Far-right groups take to social media in effort to shut down anti-Islamophobia conference
Far-right bullies are throwing their weight around on Facebook and Twitter in a hate-filled bid to get venues to scrap events organised by Muslims.
BNP offshoot Britain First and EDL affiliates Casuals United, a mob of football hooligans, were condemned yesterday for forcing organisers of a conference about “tackling the alarming rise of Islamophobia in the UK” to cancel the event.
Birkbeck College pulled the conference, scheduled for today, saying that it couldn’t pull together enough guards in time, organisers the Islamic Human Rights Commission (IHRC) said.
Both Britain First and the Casuals had used social media to encourage a mass demonstration outside the college.
It will go ahead at an alternative venue, which the IHRC didn’t want to publicise in case the racist thugs came knocking.
IHRC chairman Massoud Shadjareh told the Star it was a growing problem, with rightwingers using “bullying tactics” on social media sites to scupper events and intimidate Muslim communities across Britain.
“Unfortunately it’s happening far too often,” he said. “But when venues decide to buckle under far-right pressure all that does is encourage these groups to continue bullying.”
He said that along with cancelled conferences by other Muslim organisations, far-right groups have also managed to sabotage harmless outings.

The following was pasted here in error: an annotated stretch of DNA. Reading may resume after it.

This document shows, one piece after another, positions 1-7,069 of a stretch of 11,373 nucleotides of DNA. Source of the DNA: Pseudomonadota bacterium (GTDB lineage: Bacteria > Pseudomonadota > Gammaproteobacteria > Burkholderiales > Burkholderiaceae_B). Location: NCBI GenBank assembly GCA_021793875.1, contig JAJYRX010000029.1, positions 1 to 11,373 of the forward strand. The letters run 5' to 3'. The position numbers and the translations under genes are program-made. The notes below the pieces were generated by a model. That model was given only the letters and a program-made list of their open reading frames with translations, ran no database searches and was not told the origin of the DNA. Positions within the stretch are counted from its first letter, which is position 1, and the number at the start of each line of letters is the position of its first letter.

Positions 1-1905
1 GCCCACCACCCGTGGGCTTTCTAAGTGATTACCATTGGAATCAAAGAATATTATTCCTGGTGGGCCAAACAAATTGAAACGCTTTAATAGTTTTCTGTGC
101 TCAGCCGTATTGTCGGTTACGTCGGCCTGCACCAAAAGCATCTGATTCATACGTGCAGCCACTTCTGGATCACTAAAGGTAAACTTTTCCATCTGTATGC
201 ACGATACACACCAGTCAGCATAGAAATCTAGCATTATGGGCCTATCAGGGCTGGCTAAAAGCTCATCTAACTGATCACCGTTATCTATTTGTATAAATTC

Even a children’s trip to Legoland for Muslim families earlier this year had to be called off following multiple threats by the EDL and Casuals.
Mr Shadjareh noted a score of events targeted by rightwingers in the last two years including one in Newcastle, a Muslim retreat in Birmingham and events at the universities of Reading, Essex and Nottingham, some of which were forced to be cancelled.
At the latest event at Birkbeck College, it is claimed that officials dragged IHRC staff into a meeting on Wednesday with a council anti-extremism officer.
IHRC says it saw little reason for the officer to be involved in a private matter between itself and the college instead of tackling the immediate threats to a legitimate and peaceful event.
The group accused Birkbeck of “bowing to Islamophobic pressure.
“It is staggering to think that an Islamophobia conference held in an academic arena can itself become the victim of institutional Islamophobia at so many levels.”
Unison Birkbeck, which represents support staff at the college, has written a letter to IHRC stating it is “very concerned about the behaviour of Birkbeck College” towards the organisers.
“We will be writing to management at Birkbeck asking them to explain their actions and expressing our severe concern at the cancellation,” wrote Unison Birkbeck joint branch secretary Steven Ellis.
Soas Anarchist Student Society’s Adam Barr claimed that the council officer was called in because police were worried about students’ counter-demonstration.
The conference, which is being supported by 19 Muslim and non-Muslim organisations including the Campaign against Criminalising Communities, is due to feature speeches by leading academics in the fields of race relations, Islamophobia, multiculturalism and securitisation, exploring and suggesting responses to the soaring levels of Islamophobia in Britain.
Birkbeck College said it cancelled the event due to health and safety concerns of both staff and the local community.